What is it about March? The giddiness of spring when nature breaks forth in all its fecundity. Festivals like St. Patrick’s Day, Carnival, Mardi Gras. But also Caesar dead at the base of Pompey’s statue, the Crucifixion, as well as the death of Egypt’s firstborn before the exodus of the Israelites. Death in the midst of rebirth and renewal.

The month itself was named by the Romans after Mars, their god of war, because it marked the time when they finished planting their crops and could go back to fighting their enemies. March as a time of incipient growth but also as a time to kill and die. Madness indeed.

March in Durham, North Carolina is a special time, especially if you are a fan of the Duke Blue Devils. Duke versus UNC. The ACC tournament. The NCAA Championship. We’re talking basketball here, and when a game is on, the streets are empty, it’s hard to find a clerk in a store, and there is no room at the bar.

In 1872 Friedrich Nietzsche published his Birth of Tragedy out of the Spirit of Music. In it he gave a new account of tragedy and Greek life that was derided by his contemporaries but that has come to dominate our view of Greek drama, philosophy and religion. He believed that the great dramatic festival of ancient Athens, the Great Dionysia, was not just a series of plays but the reappearance of the god Dionysus, the god of wine, of madness and ecstasy, of frenzy, of the wild flute, the liberator, the wild one, the masked one, the god of the mysteries, riding in a chariot pulled by panthers, surrounded by Satyrs, Centaurs and Sileni—half-men, half-animals—the god who was annually reborn, first of Zeus and Semele but then, after being torn to pieces by his own worshippers, restored each year, reappearing from the eleventh to the fourteenth of Elaphebolion (“the time of deer hunting”), the Greek month that extended from what is now mid-March to mid-April, brought to life again by the dances and songs, the wild music, the ecstatic revelry of his initiates, the maenads swinging their thrysei, and shouting ita Bacchai, ita Bacchai. March madness—a religious festival with music and dancing and libretti by Aeschylus, Sophocles and Euripides.

The ancient Theater of Dionysus, whose remains are now a tourist attraction in Athens, held about 14,000 spectators. It was built into the side of the Acropolis, just beneath the temples to the other gods. Originally it was circular with an upper and a lower set of seats. The drama took place in the center, which was called the orchestra. Gradually the place of dramatic action moved to one end of the theater and the orchestra was then occupied by a chorus, of first twelve and later fifteen dancers/singers/chanters. In the beginning, the presentations were performed entirely by the chorus. There were no individual actors. Nietzsche argued that tragedy originated out of this choral performance, this incantatory music that called the god to his “epiphany,” his appearance. Gradually, however, individual actors began to emerge from the chorus, first one, then two and finally three. And the songs and dances in honor of the god began to take on a mythological form that was acted out by the individuals on stage, all of whom carried large masks, almost certainly to honor their god, Dionysus, the god of masks.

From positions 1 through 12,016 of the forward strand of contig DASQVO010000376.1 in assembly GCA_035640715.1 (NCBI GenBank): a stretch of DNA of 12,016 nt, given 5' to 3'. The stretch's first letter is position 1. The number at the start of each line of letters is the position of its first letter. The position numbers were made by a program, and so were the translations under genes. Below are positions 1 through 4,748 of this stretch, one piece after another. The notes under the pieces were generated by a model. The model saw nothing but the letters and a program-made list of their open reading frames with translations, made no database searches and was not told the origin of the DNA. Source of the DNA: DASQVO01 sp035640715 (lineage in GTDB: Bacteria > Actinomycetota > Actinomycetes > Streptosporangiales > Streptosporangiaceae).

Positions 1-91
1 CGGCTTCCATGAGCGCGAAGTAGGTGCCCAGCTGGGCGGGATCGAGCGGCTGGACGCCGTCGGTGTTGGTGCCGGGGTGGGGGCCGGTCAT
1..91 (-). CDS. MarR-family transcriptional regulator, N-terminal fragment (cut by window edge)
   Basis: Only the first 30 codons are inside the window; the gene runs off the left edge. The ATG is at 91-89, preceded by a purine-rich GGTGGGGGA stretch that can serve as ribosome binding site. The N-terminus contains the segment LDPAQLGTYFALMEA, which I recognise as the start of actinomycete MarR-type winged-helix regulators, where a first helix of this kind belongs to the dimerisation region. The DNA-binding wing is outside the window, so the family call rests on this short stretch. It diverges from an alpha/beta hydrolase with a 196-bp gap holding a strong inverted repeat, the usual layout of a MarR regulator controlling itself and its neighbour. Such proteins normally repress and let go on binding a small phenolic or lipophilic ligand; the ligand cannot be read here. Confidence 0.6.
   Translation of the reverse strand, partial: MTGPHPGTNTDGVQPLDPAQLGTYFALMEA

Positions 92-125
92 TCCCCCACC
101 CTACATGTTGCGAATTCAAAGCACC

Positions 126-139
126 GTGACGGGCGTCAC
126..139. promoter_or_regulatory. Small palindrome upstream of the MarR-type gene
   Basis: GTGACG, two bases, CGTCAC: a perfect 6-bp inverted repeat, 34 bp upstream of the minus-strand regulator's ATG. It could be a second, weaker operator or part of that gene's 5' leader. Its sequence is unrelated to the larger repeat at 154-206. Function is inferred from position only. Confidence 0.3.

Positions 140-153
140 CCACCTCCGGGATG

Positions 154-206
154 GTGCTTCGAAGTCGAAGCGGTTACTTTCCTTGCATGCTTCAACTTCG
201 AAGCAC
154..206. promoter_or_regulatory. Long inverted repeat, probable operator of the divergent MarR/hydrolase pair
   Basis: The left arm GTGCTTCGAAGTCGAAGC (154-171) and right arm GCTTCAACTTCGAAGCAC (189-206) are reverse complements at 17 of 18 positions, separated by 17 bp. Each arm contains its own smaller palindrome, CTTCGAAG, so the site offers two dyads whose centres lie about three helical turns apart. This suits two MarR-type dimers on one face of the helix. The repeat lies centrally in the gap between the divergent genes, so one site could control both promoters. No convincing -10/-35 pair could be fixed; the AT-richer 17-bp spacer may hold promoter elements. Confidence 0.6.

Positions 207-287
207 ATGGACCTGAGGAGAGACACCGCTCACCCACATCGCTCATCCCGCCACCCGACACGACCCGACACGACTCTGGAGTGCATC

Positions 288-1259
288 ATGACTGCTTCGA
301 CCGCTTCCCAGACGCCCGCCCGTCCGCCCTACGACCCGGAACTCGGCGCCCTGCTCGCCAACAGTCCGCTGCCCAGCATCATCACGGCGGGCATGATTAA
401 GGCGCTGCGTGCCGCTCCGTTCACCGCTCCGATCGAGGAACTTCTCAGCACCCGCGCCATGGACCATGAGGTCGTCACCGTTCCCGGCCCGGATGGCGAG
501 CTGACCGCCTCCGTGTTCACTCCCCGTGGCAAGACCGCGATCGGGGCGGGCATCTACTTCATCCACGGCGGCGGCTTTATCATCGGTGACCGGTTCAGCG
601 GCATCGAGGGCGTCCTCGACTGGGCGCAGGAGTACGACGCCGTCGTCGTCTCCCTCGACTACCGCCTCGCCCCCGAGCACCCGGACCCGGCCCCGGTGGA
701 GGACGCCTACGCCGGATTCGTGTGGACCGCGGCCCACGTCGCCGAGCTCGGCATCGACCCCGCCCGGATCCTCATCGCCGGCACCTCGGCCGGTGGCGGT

The Greeks’ March madness differed from our own, but is there a hidden parallel? Watching a basketball game at Duke in Cameron Indoor Stadium is certainly an extraordinary experience. The stadium itself is sometimes described as a shrine or as the mecca of college basketball, and almost every tourist who visits Duke wants to see it. Most are disappointed: “It’s not very large.” “It’s like a big high school gym.” Or my favorite, “It’s much more impressive on TV.” And so it goes. But fill it up with fans when UNC is in town and it’s a different place. Then you begin to understand why some have suggested changing Duke’s motto from “Eruditio et religio” to “Eruditio et basketballio.”

Students camp outside for weeks to obtain prime spaces on the bleachers around the court. When admitted on game day with faces and bodies painted blue and white, they are transformed from intellectually gifted students into “Cameron Crazies.” The season ticket holders come in more slowly, filling the upper seats, an older crowd with many years of experience as Blue Devil fans, but also adorned with Duke paraphernalia. At the north end of the stadium the pep band plays Duke fight songs against the background of national championship banners. On the edge of the court a dozen or so young women clad in Duke blue and white are dancing, waving their pompoms, and cheering to rally the crowd. A strange halfhuman creature, blue and horned, wearing a cape and carrying a trident, appears and cavorts over the court. The cheerleaders and students begin to chant, as they sense in the dark tunnel the arrival of the Blue Devils, who finally appear from a space beneath the stadium, coming out of their cave and into the bright lights to the wild music of the band and the ringing cheers of the crowd. The Crazies bow in adoration. Soon the other team also appears, the hated Tar Heels who almost everyone in the arena hopes will be beaten and humiliated. Both teams are ready, but before anything can begin the national anthem is played—apparently to remind everyone that both teams and all of the spectators are of one people, and that this is not a battle to the death but just a game. Right.